Torben Huus Larsen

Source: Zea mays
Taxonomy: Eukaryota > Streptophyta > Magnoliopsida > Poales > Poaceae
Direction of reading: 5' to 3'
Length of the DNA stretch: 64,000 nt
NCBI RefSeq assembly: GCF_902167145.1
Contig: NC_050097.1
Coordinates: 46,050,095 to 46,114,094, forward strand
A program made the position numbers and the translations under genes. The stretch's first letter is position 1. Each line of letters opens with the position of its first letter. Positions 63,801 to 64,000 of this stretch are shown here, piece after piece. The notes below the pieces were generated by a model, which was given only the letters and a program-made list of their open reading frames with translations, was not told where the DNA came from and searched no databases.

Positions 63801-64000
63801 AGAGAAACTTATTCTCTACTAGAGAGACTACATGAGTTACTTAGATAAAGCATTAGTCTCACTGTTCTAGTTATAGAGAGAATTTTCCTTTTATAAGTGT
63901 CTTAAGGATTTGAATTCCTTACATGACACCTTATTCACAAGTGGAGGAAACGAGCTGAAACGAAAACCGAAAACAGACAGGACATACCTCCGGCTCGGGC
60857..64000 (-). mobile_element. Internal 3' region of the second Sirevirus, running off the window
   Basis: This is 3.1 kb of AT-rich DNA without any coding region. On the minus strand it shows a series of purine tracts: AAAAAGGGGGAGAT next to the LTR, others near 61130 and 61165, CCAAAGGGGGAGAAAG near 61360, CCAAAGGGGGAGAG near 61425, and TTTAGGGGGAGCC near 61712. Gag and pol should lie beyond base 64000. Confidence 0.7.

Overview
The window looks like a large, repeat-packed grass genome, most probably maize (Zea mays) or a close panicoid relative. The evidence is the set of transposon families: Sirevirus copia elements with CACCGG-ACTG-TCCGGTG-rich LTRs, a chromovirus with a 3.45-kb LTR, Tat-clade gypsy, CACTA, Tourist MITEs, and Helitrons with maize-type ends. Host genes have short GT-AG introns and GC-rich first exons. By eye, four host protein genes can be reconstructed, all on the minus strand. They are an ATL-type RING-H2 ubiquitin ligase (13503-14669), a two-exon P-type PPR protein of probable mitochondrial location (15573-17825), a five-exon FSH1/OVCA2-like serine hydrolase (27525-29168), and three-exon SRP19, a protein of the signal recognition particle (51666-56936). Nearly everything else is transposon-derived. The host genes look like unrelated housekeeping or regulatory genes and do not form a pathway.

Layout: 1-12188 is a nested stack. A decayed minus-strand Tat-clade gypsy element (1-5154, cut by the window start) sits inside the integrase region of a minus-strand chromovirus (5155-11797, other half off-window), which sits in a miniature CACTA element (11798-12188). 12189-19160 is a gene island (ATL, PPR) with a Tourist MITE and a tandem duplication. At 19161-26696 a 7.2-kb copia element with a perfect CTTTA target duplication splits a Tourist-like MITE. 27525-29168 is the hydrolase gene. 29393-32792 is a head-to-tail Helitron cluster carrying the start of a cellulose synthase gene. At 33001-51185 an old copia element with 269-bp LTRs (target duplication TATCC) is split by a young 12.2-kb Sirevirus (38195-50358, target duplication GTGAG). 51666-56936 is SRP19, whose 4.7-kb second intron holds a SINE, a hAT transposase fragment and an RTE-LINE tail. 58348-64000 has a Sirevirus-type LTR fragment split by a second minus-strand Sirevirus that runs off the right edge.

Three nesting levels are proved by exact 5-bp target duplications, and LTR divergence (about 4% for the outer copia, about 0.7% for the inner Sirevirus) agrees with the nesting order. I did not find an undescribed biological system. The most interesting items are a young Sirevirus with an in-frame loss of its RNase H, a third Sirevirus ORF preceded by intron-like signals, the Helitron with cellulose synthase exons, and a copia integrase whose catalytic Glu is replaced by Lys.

Addressing problems of humanism and hierarchy in Heidegger’s concept of dwelling, this essay will attempt to show how Merleau-Ponty, in dialogue Heidegger, restores humans to their place within the living world of Brute or Wild Being that transcends us. Rather than seeing humans as the only beings capable of Dasein, the only ones for whom Being comes into presence as Heidegger does, Merleau-Ponty asserts the plenitude of Being active within the whole flesh of the world. For him, ‘dwelling’ would be an intertwining within an historical unfolding congruent with biological evolution and the insights of modern physics. Creativity is then the unfolding, ever novel form of Being which includes earth and its denizens, as well as the cosmos. A post-humanist ecological ethics can be shaped from Heidegger’s ideas of the ‘saving grace’ possible in human caring, but adapted according to Merleau-Ponty’s perspective, to participate within the larger community of kindred beings in our biosphere, who also may be understood as having agency and sentience.